In much of Anthony Burgess’s fiction, there are overt references to his home town, even in those novels that have nothing to do with Manchester – be it some minor character having a Mancunian accent, or one of the city’s landmarks being referred to fleetingly: Belle Vue Zoo cited during an unsatisfactory meal in Singapore in The Right To An Answer, for example. Sometimes there is a location or street name that can be traced back to Burgess’s own childhood, such as the London café in 1985 called ‘Crumpsall’s Yumbox’ (the infant Burgess and his father moving to live in Higher Crumpsall with relatives after his mother and sister had died in 1918).
Even those novels set in ‘Bradcaster’, Burgess’s fictional version of Manchester, occasionally namecheck the city. In One Hand Clapping the roll-call of winners of the annual Manchester Handicap steeplechase is recited; whilst in the Cold War thriller, Tremor of Intent, there is the description of a scholarship awaiting the scientist defector, Roper, back at Manchester University. Even in Earthly Powers, an epic novel spanning more than half a century and almost the entire globe, the narrator Kenneth Toomey’s beloved friend, Philip, reminisces: ‘I haven’t been with a woman since I was a student in Manchester.’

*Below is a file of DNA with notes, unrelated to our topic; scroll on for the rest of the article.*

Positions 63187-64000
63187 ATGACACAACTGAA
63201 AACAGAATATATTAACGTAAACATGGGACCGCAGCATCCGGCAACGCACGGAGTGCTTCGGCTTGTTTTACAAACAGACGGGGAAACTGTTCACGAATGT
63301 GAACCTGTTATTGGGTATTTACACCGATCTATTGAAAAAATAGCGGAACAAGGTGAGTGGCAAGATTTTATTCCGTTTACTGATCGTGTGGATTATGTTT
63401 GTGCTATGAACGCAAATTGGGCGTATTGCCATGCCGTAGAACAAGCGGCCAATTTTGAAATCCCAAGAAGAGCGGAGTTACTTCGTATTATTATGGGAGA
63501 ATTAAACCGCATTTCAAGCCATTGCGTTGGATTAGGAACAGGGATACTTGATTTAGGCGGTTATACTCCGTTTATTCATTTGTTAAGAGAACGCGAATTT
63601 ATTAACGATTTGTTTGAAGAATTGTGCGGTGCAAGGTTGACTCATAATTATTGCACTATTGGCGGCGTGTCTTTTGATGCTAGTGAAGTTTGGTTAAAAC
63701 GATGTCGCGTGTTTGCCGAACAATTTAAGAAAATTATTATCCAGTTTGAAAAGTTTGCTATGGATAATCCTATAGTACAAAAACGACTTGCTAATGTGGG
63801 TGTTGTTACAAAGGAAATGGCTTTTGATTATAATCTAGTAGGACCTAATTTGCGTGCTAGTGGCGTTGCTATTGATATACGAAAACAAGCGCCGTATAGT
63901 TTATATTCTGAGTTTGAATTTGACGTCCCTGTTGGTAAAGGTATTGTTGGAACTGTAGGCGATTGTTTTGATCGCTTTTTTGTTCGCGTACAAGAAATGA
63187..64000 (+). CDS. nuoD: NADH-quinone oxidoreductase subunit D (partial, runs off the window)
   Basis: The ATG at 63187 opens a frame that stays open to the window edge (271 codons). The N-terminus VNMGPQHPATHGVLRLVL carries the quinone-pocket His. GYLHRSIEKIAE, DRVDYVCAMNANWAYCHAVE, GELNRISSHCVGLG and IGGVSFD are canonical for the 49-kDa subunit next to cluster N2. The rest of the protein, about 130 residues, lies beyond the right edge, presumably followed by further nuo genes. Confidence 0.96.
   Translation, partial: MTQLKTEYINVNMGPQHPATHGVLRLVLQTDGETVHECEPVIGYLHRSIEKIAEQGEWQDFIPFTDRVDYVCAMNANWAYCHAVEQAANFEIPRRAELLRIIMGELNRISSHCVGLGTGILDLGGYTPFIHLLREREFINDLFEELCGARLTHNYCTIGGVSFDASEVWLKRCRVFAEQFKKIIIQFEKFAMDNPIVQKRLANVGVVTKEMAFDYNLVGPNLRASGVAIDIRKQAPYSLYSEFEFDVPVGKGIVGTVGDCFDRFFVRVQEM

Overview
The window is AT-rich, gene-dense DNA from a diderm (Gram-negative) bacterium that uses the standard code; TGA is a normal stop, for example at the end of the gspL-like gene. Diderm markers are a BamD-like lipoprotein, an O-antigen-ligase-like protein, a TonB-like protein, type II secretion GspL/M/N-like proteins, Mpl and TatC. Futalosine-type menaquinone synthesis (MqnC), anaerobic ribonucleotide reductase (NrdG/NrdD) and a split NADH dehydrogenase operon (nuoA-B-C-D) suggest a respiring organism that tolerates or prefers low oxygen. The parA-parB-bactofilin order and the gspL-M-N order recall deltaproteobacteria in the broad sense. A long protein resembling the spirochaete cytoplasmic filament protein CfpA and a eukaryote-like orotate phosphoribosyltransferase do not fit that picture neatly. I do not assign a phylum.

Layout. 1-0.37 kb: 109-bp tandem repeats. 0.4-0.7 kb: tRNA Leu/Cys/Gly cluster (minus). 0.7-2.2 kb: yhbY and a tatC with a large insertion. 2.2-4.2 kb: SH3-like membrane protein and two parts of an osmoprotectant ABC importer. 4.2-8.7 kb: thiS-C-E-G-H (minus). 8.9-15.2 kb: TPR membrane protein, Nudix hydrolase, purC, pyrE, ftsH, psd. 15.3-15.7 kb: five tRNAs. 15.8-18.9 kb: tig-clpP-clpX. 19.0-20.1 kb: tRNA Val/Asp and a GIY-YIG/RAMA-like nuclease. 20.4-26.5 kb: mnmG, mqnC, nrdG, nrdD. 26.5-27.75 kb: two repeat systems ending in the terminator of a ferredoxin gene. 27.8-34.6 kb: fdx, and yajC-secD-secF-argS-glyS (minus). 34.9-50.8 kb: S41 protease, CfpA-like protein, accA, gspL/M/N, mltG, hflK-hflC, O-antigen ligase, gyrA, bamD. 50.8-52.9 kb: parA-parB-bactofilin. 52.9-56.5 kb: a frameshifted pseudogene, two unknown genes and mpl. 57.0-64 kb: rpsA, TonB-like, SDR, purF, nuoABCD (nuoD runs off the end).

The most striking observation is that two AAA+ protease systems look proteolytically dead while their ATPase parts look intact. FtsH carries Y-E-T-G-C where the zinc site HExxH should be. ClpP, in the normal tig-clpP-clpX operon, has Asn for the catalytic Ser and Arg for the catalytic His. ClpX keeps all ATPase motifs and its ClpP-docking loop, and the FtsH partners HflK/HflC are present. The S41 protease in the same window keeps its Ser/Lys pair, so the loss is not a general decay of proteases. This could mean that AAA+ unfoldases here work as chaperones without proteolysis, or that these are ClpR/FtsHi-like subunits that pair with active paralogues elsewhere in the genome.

I would argue that there is more of Manchester in A Clockwork Orange than in any of his other novels. Burgess’s dystopia has a non-specific setting and, despite there being no direct references to Manchester within the text, certainly not in a geographical sense, I believe that the city – or at least the spirit of the city – is in there, ghosting between the lines, in more ways than even Burgess himself probably realised.
By Stuart Bolton.